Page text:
This is made with milk, cream, sugar, clear corn syrup, unflavored gelatin, salt, orange juice, and orange zest. It has a very pale orange color. It tastes good, like a Creamsicle® but it’s got ice crystals all through it and it’s not creamy like you’d expect and falls apart. My mixture took 28 minutes in the ice cream maker  After freezing 24 hours it was pretty firm. I’m not sure what the gelatin did for this, or the corn syrup. I’d make this again but only if I couldn’t find a creamier recipe elsewhere.

LEMON POLENTA CAKE

This buttery cake has good flavor and smells good too. It’s made with fine ground polenta, flour, plain yogurt, lemon juice, and lemon zest. It’s dense and slightly moist. The texture is not that of a standard cake since this has polenta in it. It’s more coarse. I made half in a 9″x1.5″ round pan. It sunk in the middle slightly. It baked in 19 minutes. I made my own thick vanilla glaze for it. I used the zest from one lemon for this and it’s the right amount.

SOUR CHERRY COBBLER

This recipe uses all sour cherries but I used just one drained can of them and a 16oz. bag of frozen dark sweet pitted cherries. I used a 1.5qt baking dish. The topping has ground almonds in it. My topping was wetter than it should have been though I used the exact amount of milk specified in the recipe. It didn’t taste good either and was a little too salty. The bottom of the topping was wet from the moisture from the cherries. I wouldn’t make this again.

PEACH ICE CREAM

This uses fresh peaches, milk, cream, salt, cornstarch, and peach nectar. It took just 23 minutes in the ice cream maker to thicken. The peach flavor is very subtle, as is the peach color. Because you can barely taste the peach I wouldn’t make this one again.

APPLE-CRANBERRY STREUSEL PIE

I left out the crust and cranberries, so this really isn’t a pie. In the topping I used light brown sugar instead of dark. I added salt to the apples, as well as cinnamon. The topping is pretty good but after processing it, it wasn’t like cracker crumbs but was thick and creamy. I dolloped it evenly over the apples and it spread out nicely. The top of it was crispy but the underside was moist from touching the apples. Not the best topping because it softens.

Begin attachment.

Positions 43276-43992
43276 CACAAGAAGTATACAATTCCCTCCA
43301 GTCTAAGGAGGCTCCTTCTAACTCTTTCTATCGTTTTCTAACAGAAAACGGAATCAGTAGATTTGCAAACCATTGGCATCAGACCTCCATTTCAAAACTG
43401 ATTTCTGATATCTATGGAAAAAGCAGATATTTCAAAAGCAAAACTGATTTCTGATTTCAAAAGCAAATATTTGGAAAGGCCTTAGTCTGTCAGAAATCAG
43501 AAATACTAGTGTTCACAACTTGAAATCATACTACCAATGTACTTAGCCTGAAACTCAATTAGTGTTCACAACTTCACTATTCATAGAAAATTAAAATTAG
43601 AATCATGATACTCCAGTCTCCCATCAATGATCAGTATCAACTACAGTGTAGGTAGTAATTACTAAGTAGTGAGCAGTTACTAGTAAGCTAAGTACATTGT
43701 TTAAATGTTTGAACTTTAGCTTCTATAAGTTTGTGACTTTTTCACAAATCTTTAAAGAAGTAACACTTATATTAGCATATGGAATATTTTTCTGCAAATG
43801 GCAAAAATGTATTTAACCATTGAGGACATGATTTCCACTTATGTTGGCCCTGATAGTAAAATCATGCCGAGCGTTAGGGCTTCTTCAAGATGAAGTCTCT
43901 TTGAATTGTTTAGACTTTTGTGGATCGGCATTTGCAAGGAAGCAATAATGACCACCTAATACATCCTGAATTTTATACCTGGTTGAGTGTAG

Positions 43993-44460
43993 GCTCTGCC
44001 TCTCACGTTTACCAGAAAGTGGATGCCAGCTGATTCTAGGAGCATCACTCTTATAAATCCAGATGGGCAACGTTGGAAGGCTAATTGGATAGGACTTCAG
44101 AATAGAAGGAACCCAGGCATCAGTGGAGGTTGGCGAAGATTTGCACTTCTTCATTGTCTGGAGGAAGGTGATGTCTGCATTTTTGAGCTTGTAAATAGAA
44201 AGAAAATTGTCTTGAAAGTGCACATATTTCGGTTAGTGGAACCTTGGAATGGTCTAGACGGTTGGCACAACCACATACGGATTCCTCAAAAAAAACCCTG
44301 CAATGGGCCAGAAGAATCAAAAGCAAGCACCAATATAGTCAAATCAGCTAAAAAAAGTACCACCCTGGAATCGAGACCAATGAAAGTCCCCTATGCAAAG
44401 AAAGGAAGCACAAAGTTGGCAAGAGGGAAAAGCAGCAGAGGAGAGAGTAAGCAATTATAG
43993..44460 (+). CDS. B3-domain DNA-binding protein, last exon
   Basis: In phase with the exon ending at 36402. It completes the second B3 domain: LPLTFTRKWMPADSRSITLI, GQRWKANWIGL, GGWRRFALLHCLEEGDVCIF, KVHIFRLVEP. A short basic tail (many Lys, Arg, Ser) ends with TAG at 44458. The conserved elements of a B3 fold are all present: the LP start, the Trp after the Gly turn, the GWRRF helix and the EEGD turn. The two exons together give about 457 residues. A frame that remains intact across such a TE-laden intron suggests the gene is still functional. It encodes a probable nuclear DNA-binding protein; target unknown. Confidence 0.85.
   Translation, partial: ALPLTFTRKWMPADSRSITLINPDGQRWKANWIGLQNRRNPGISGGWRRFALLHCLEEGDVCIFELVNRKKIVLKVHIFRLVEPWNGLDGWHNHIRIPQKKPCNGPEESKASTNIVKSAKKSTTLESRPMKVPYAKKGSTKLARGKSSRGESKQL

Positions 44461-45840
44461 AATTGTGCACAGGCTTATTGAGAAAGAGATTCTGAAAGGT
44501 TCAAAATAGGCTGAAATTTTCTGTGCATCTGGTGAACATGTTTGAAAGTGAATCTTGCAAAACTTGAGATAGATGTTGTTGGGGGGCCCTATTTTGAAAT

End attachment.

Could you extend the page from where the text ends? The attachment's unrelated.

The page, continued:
MY THOUGHTS: Though I’m happy with six of the eight things I made, I’m disappointed in this book. There are two more chocolate cake recipes and one brownie recipe in here but sadly I’m not comfortable making any of them because of how awful the one chocolate cake I made turned out. There are a few other ice cream/frozen custards I’d like to make and only a couple more baked goods.

There’s not a basic chocolate ice cream recipe in here. The one basic vanilla ice cream recipe has chopped chocolate added and was given a fancy unpronounceable name. I wish there were a few more fruit sorbet recipes, those using no dairy.

There’s not a photo of everything but there are quite a few and they’re beautiful.

I received this from the publisher in exchange for an honest review.

 

SWEET MORNINGS: 125 Sweet and Savory Breakfast and Brunch Recipes by Patty Pinner

PUBLISHER: Agate Midway, 3/2016
GENRE: Cookbooks/Baking
PURCHASE: link
MY GRADE: C

FROM PUBLISHER: Sweet Mornings collects more than 100 sweet and savory options for breakfast and brunch. From donuts to crumb cakes to sweet rolls, these are the kind of treats that evoke feelings of warmth and comfort like only good, old-fashioned breakfast food can.